I remember both the assignment that opened my eyes to this possibility and the one that was my personal tipping point. The eye opening experience occurred at my moonlighting gig at a four year institution. We kept getting students who had the same (admirable) weekly assignment: find and read a newspaper article covering the event they were studying that week. The article (or possibly other primary source document) had to have been written during the time of the event and from the perspective of the people involved. We had been doing fine helping them find historical and foreign papers as needed, until they came to the Ottoman Empire. And it didn’t stop there. The class was a survey of world history. They continued to have topics that simply might not have ever been documented by the people involved, unlikely in newspaper article form, certainly not in English, and may not have ever been translated into English if it did manage to get written down and preserved. African events were also particularly difficult. One of the other reference librarians called the teacher to explain that for many of these events it was going to be exceedingly difficult if not impossible for students to find the required articles. In the end, the faculty member agreed to allow the students to use international English language papers if necessary.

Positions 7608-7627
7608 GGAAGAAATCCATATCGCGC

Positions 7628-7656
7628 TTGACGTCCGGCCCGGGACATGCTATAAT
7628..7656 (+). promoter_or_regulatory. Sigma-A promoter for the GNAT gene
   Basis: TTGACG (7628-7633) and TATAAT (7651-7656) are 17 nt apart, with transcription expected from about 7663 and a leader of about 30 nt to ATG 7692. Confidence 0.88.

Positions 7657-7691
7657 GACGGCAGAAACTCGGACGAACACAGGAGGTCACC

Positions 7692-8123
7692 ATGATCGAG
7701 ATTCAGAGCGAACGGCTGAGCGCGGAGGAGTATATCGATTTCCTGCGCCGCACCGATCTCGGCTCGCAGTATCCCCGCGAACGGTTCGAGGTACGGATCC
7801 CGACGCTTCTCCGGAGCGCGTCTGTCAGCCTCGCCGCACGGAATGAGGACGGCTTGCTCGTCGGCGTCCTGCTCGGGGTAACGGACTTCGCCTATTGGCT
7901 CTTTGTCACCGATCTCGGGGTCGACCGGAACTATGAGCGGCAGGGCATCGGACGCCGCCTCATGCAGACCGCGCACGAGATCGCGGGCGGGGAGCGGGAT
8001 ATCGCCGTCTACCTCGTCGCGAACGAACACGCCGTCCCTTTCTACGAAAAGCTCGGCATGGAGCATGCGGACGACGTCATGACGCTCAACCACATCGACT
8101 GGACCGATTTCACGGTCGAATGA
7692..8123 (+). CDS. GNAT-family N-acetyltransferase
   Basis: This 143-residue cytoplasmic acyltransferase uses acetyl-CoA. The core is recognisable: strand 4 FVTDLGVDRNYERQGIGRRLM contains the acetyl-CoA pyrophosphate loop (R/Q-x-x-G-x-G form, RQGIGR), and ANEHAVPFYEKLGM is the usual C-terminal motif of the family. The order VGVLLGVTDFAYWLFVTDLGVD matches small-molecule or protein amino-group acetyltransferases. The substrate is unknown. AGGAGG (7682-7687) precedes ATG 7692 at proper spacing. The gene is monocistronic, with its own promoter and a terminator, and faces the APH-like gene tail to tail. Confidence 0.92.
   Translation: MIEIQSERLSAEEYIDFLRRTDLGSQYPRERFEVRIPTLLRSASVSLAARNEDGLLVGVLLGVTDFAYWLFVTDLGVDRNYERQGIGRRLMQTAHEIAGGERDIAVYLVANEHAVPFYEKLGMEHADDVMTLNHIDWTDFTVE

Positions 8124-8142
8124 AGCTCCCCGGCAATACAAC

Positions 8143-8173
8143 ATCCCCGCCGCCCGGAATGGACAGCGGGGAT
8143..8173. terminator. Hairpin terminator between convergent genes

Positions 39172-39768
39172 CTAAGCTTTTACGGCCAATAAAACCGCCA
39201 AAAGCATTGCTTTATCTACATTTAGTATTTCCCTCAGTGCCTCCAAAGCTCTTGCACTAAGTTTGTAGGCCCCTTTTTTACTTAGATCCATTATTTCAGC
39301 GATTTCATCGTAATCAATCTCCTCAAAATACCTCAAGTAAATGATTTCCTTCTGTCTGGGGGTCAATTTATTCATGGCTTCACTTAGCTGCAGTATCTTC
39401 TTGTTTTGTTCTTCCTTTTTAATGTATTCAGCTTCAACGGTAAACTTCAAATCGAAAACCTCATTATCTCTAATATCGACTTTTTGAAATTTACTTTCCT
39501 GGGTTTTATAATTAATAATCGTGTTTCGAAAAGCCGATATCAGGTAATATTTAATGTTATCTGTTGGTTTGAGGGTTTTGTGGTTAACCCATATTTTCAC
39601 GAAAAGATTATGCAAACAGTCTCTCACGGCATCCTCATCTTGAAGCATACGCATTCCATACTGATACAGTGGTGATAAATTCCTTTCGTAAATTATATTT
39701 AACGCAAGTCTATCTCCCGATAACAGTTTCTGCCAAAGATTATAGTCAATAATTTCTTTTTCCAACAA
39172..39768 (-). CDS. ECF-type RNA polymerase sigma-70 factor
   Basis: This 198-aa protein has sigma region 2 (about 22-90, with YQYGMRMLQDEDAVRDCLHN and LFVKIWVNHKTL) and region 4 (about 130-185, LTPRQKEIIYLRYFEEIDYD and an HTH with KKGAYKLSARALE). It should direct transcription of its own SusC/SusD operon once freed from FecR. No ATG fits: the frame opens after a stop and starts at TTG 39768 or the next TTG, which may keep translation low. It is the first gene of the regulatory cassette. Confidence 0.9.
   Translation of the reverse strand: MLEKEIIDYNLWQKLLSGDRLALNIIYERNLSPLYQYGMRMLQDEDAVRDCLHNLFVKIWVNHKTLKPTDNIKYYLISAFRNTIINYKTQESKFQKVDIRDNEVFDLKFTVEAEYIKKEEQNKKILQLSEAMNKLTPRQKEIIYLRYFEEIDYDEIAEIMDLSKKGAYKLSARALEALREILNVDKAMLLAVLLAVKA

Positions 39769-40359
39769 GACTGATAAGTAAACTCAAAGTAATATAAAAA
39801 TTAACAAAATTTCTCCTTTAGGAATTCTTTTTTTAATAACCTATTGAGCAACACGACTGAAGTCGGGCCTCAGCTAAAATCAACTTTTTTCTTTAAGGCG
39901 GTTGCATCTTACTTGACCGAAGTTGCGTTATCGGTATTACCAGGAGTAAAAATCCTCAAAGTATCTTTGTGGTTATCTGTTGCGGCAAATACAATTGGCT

This was a revelation to me. The moxie! The nerve! The courage! Who was she to tell a faculty member there was a problem with her assignment? Course assignments are the purview of the instructor. How did she have the self-assurance to consider it her place? How did she have the skill to affect change and the finesse to do so without offending? And yet when the librarians told me the assignment had been modified they said it as though this were an everyday occurrence, that they discuss assignments with faculty all the time and the faculty are usually responsive. This wasn’t covered in library school and it isn’t common practice at my day job, so I was struck in particular that the librarians did not think this was anything special. To me it seemed incredibly liberating to take action rather than be silently frustrated. The seed was planted.